A Love Letter to Disney’s Frozen on Broadway

The Saturday after Thanksgiving, 2013, as a sophomore in college, my best friend and I saw Frozen after a blessed turn of fate that the movie we wanted to see was sold out. I was amazed at the story of these two brilliant women who found the courage to open up after loss. I grew up an only child, always wishing for a sister,constantly feeling alone and wishing I had someone who understood and loved me, making up and reading stories, and found a best friend who became my sister in college. During the movie, my friend looked at me on the line “I’m awkward, you’re gorgeous” and looked at me and said “you!” I found something in an anxious, cute princess who looked like me. I immediately loved the themes of the film and found in both Elsa and Anna something very beautiful. My nickname among friends literally became “Princess Anna” due to my loving “mom” nature for everyone around me as a teacher and my absolutely unwavering optimism as a coping mechanism.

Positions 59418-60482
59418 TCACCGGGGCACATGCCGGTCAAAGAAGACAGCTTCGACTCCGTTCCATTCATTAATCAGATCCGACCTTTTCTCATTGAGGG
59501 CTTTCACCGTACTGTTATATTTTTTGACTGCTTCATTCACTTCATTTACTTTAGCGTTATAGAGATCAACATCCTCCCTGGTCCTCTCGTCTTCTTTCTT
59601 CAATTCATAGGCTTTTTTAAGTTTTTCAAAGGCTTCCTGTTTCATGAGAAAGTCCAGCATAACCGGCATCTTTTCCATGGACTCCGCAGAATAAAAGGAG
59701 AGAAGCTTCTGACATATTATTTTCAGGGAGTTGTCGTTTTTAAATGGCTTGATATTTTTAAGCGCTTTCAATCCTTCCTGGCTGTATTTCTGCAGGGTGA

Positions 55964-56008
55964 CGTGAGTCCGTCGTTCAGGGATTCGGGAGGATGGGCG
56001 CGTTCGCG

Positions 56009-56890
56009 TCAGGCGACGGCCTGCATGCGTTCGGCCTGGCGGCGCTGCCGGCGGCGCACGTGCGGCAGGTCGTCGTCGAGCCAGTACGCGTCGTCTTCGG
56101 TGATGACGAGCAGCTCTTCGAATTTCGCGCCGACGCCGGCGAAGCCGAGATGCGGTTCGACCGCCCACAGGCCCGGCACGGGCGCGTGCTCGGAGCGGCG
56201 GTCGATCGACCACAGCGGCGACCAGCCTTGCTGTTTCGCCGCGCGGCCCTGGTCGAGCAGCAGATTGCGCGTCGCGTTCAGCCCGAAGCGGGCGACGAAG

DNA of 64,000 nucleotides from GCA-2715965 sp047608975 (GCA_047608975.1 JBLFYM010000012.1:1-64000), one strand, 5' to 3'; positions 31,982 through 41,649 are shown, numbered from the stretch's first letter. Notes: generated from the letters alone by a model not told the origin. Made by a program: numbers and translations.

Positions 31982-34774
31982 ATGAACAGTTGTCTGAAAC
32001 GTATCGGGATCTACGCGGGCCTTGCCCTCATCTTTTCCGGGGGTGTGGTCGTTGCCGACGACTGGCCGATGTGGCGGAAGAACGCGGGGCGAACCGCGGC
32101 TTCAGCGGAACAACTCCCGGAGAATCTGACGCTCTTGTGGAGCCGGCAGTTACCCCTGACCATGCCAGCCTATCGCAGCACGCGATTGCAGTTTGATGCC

I have also suffered from clinical depression and anxiety since the age of twelve, and also felt I had to “handle it myself”. Despite being treated for years, I did not tell a single person outside of my parents and Grandma until that night, after Frozen, when I opened up to my best friend and had that moment. also could deeply identify with Elsa, as I thought there were parts of myself- depression and past pain- that I needed to keep hidden and noone, including my parents, understood. Like Elsa, I found that “ our secrecy and silence comes at such a cost”and the dream that someone could love and understand me was dangerous, as she elaborates in the musical. A weight was lifted and I could exhale. I found peace in speaking the thing that scared me to death. The following summer I got an internship that meant I would direct children shows at a local camp over the summer. To my honor one of the shows that I had the opportunity to direct was frozen. I got to deliver a showcase of all of the material of Anna to about thirty young girls and boys. They adored me and looked at me like a princess. A lot of people saw me as Anna but I never saw myself as Anna, truly,despite my hope. Enter Patti Murin. She made this character real and made me feel like I was seeing myself represented for the first time (ever). I know the Elsa to my Anna felt the same way. In every movement Patti made, I saw a little bit of… me! While film Anna gave me permission to be the awkward quirky person I have always been, this broadway show taught me that I can endure heartbreak. While I trust everyone as Anna does, the one difference other than her impulsivity we have (sometimes – I am not the BEST with financial decisions) is that while we are both living in search of love, she taught me not to fear heartbreak in “True Love”. Anna lives her life in the insecurity that she’ll never achieve anything really meaningful- that she’s a spare, and I for the longest time, thought of myself as a side character in my own life. I was only brave for others. Watching this living breathing embodiment of my own life made me feel like I was looking at myself- and not criticize but seeing the beauty of being flawed. I’ve spent the past week remembering every glance and the pain it held before it turned to hope- I had never exhaled the way I did when I was given permission to. The magic made me feel the way I felt when I was eight and I saw beauty and the beast- dreams can come true. I never thought anyone would love me. And now I know I have people who do. And I never thought I could be a princess- and for the first time looking at the stage of the St James theatre, it made me believe that MY dream doesn’t have to die. It can come true. For me, Ally. And for Anna, who saves herself with her own true love. I wouldn’t be the same person I am without this story for women. But I also know it doesn’t end here. Maybe I’ll find a kristoff but I know no matter what I have love and I get to share love every day of my life- and “maybe one day all these feelings I have in my heart could mean something to [more people]. How I’d love to play that part”

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